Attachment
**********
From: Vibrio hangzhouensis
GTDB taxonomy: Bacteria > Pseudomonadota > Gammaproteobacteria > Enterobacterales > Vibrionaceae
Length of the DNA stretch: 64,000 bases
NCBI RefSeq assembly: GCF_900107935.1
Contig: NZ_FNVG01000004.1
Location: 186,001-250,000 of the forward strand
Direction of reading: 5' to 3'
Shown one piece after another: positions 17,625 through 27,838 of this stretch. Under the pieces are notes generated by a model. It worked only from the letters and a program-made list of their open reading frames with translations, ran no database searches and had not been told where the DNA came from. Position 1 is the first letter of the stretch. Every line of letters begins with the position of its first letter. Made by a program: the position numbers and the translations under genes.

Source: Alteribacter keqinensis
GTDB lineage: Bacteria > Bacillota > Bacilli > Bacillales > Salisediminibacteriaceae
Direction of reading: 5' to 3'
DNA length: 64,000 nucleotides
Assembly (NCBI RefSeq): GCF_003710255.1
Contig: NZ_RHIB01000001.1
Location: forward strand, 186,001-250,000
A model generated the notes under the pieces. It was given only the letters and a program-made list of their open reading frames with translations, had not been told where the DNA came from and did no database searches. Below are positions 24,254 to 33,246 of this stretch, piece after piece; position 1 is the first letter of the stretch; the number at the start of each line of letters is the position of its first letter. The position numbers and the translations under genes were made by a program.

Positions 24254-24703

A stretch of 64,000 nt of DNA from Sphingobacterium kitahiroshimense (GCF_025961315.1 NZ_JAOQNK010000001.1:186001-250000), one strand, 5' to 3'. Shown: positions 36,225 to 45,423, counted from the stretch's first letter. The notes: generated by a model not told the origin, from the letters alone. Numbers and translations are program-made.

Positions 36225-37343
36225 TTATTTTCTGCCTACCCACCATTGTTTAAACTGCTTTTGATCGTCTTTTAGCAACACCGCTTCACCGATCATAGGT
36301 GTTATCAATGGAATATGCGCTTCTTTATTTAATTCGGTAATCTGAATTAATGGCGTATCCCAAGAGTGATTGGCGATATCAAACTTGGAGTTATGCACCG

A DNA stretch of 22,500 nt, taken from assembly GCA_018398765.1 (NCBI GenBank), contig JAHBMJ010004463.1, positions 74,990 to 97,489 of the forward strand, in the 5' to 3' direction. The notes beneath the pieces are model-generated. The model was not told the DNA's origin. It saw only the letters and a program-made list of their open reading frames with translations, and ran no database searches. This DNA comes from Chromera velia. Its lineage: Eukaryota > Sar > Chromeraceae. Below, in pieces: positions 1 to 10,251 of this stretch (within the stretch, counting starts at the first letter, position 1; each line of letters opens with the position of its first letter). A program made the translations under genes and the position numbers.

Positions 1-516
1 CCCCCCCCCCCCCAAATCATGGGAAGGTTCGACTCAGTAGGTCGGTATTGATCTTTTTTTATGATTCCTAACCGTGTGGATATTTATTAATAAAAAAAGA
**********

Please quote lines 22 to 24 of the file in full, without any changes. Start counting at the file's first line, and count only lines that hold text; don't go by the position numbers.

A DNA stretch of 22,500 nt, taken from assembly GCA_018398765.1 (NCBI GenBank), contig JAHBMJ010004463.1, positions 74,990 to 97,489 of the forward strand, in the 5' to 3' direction. The notes beneath the pieces are model-generated. The model was not told the DNA's origin. It saw only the letters and a program-made list of their open reading frames with translations, and ran no database searches. This DNA comes from Chromera velia. Its lineage: Eukaryota > Sar > Chromeraceae. Below, in pieces: positions 1 to 10,251 of this stretch (within the stretch, counting starts at the first letter, position 1; each line of letters opens with the position of its first letter). A program made the translations under genes and the position numbers.

Positions 1-516
1 CCCCCCCCCCCCCAAATCATGGGAAGGTTCGACTCAGTAGGTCGGTATTGATCTTTTTTTATGATTCCTAACCGTGTGGATATTTATTAATAAAAAAAGA